The other answers are correct as far as the coupling being at the data interface level. But they don't really answer the question posed in the title:
How do I manage shared models among many microservices?
Conventional microservice wisdom is to err on the side of coupling loosely; share as little code as possible.
A brief overview of the problems with sharing code directly can be found here. This excerpt hits on a few good points (emphasis mine):
David emphasizes that all code sharing will attach your services together via the shared code. Creating a single source of truth, adhering to the DRY principle within a single service will create internal coupling but causes no problem in a service with a single responsibility. In contrast, when crossing a boundary, even though some things look the same, they are in a different context and must be different, implemented by different code and using a different data store. David urges that no matter how similar things look, we must resist attaching them because that means we are coupling across boundaries and across different contexts, a direct path to a big ball of mud.
This ebook further illustrates why sharing code across microservices is generally bad, but through the lens of it being a necessary evil sometimes. It is sometimes pragmatic to share code carefully across services. I would recommend reading the "I Was Taught to Share" AntiPattern section in full for a better understanding of how/when to share code across microservices. For posterity, here are the approaches it discusses for sharing code in such cases where it is appropriate:
Shared Project: Using a shared project forms a compile-time binding between common source code that is located in a shared project
and each service project. While this makes it easy to change and
develop software, it is my least favorite sharing technique because it
causes potential issues and surprises during runtime, making
applications less robust. The main issue with the shared project
technique is that of communication and control—it is difficult to know
what shared modules changed and why, and also hard to control whether
you want that particular change or not. Imagine being ready to release
your microservice just to find out someone made a breaking change to a
shared module, requiring you to change and retest your code prior to
Shared Library: A better approach if you have to share code is to use a shared library (e.g., .NET assembly or JAR file). This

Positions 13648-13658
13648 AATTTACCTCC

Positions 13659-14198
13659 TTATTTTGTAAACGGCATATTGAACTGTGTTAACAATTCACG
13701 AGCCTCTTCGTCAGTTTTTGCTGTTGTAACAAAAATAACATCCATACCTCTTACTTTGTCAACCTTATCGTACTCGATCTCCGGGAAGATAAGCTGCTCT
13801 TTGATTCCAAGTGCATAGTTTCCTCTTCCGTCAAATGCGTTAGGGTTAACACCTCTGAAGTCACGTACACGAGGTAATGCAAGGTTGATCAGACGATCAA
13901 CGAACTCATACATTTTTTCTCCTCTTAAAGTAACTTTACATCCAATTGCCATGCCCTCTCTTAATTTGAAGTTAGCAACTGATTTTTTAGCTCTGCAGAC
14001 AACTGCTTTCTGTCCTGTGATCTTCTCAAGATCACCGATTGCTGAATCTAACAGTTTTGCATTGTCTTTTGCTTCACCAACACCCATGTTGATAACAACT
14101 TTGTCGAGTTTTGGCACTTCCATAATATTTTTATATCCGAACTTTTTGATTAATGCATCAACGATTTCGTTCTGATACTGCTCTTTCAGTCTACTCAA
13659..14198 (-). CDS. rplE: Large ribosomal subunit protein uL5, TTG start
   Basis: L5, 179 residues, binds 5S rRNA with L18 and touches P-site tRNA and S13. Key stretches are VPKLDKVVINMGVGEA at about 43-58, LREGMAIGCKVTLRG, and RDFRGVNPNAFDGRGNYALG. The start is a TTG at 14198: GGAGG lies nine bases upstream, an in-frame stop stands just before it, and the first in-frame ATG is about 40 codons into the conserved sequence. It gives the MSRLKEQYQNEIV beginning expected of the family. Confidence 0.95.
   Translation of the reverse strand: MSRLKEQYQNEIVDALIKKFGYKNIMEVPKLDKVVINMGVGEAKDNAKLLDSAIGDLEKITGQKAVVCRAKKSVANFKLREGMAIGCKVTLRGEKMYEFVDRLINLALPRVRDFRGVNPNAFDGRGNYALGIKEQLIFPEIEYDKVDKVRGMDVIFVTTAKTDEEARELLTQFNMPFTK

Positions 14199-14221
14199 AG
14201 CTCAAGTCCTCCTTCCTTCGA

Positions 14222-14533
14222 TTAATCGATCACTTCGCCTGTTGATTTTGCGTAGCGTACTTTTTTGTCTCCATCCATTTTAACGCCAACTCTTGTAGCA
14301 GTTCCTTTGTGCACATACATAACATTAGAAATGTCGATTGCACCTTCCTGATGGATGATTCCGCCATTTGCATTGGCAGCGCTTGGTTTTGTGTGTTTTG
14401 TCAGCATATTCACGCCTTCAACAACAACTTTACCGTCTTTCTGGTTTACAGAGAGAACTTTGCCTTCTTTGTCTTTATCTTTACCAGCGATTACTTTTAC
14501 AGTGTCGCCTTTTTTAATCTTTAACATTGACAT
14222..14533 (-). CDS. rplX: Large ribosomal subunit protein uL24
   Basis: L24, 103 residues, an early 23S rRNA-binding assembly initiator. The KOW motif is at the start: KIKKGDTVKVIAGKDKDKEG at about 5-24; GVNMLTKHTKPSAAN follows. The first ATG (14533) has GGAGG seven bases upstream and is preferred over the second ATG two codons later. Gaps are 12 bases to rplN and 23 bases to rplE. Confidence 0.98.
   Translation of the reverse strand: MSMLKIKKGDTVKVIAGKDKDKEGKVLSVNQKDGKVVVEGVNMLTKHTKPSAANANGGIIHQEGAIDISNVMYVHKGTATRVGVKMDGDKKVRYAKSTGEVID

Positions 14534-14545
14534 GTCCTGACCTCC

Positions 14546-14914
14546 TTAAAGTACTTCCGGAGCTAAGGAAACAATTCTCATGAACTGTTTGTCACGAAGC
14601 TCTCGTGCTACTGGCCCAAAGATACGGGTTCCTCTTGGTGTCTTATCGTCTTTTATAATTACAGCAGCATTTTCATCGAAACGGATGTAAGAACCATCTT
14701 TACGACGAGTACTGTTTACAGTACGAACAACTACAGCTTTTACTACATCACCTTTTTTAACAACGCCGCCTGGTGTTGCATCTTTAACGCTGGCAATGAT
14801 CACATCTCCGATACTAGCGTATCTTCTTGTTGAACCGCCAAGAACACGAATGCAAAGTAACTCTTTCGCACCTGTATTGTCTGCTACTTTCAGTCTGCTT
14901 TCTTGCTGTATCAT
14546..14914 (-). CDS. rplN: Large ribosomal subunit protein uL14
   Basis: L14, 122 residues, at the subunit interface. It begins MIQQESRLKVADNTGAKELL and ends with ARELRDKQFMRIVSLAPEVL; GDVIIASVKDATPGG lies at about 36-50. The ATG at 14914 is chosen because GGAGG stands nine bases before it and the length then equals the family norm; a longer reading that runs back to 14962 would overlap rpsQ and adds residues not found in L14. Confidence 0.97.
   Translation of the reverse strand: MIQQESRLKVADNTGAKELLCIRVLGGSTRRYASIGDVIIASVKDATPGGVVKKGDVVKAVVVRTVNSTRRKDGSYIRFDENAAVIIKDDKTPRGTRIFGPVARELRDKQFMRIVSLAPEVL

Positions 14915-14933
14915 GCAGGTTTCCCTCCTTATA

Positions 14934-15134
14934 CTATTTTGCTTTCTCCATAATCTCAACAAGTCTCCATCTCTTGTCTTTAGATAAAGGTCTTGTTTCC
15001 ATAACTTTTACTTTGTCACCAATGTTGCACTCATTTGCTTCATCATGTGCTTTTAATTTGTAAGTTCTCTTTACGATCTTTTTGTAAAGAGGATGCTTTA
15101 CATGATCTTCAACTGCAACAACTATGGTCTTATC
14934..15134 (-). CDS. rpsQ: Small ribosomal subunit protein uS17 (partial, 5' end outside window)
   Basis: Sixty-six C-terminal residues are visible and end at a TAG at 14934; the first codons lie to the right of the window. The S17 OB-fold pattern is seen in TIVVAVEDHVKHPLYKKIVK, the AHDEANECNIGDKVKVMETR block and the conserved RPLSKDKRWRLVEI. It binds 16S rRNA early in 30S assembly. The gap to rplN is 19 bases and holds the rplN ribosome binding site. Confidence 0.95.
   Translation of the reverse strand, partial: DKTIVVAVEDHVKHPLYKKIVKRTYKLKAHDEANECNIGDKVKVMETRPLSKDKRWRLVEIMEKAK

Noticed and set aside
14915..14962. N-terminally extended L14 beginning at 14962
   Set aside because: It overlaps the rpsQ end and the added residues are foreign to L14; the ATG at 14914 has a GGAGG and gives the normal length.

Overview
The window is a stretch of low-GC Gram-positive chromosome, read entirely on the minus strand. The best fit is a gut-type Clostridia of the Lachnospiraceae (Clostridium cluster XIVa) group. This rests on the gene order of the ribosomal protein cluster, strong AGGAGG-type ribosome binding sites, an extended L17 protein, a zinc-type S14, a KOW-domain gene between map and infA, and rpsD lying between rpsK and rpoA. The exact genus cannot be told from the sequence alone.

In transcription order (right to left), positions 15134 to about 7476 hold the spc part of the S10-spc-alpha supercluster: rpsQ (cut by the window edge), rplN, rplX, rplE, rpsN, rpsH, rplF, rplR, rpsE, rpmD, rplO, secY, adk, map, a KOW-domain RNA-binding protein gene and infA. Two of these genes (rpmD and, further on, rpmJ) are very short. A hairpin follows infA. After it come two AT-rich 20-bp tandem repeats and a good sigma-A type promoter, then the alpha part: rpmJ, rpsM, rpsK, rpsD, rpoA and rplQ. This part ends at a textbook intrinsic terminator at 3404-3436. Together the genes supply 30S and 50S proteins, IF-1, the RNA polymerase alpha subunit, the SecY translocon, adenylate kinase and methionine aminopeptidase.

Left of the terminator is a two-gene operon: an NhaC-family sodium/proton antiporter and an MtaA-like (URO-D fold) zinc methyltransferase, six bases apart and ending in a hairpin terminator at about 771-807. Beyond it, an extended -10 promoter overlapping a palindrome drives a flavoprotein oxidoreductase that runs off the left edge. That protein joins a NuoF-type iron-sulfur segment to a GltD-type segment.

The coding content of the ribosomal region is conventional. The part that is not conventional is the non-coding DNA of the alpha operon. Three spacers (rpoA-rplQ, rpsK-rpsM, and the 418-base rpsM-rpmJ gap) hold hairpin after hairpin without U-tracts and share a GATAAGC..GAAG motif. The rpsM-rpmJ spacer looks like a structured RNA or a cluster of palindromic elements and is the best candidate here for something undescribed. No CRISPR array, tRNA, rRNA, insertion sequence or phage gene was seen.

approach makes development more difficult because for each change made
to a module in a shared library, the developer must first create the
library, then restart the service, and then retest. However, the
advantage of the shared library technique is that libraries can be
versioned, providing better control over the deployment and runtime
behavior of a service. If a change is made to a shared library and
versioned, the service owner can make decisions about when to
incorporate that change.
Replicated Code: A third technique that is common in a microservices architecture is to violate the don't-repeat-yourself
(DRY) principle and replicate the shared module across all services
needing that particular functionality. While the replication technique
may seem risky, it avoids dependency sharing and preserves the bounded
context of a service. Problems arise with this technique when the
replicated module needs to be changed, particularly for a defect. In
this case all services need to change. Therefore, this technique is
only really useful for very stable shared modules that have little or
Service Consolidation: A fourth technique that is sometimes possible is to use service consolidation. Let's say two or three
services are all sharing some common code, and those common modules
frequently change. Since all of the services must be tested and
deployed with the common module change anyway, you might as well just
consolidate the functionality into a single service, thereby removing
the dependent library.
One word of advice regarding shared libraries—avoid combining all of
your shared code into a single shared library like common.jar. Using a
common library makes it difficult to know whether you need to
incorporate the shared code and when. A better technique is to
separate your shared libraries into ones that have context. For
example, create context-based libraries like security.jar,
persistence.jar, dateutils.jar, and so on. This separates code that
doesn’t change often from code that changes frequently, making it
easier to determine whether or not to incorporate the change right
away and what the context of the change was.
Also, related: https://softwareengineering.stackexchange.com/a/366237/209046
Anecdotally, I've done both #2 and #3 before on different projects; by sharing code in a "microservices common" library (explicitly identified as an antipattern above), and by copy/pasting models from one service to another (though these weren't really "microservices") to be maintained separately. The most obvious benefit of #3 was that framework upgrades for each service could be done independently, with the drawback of having to maintain model code in two places (which wasn't so painful with only two services). Regarding #2, I distinctly remember that managing our "microservices common" package was the most painful part of development on that project.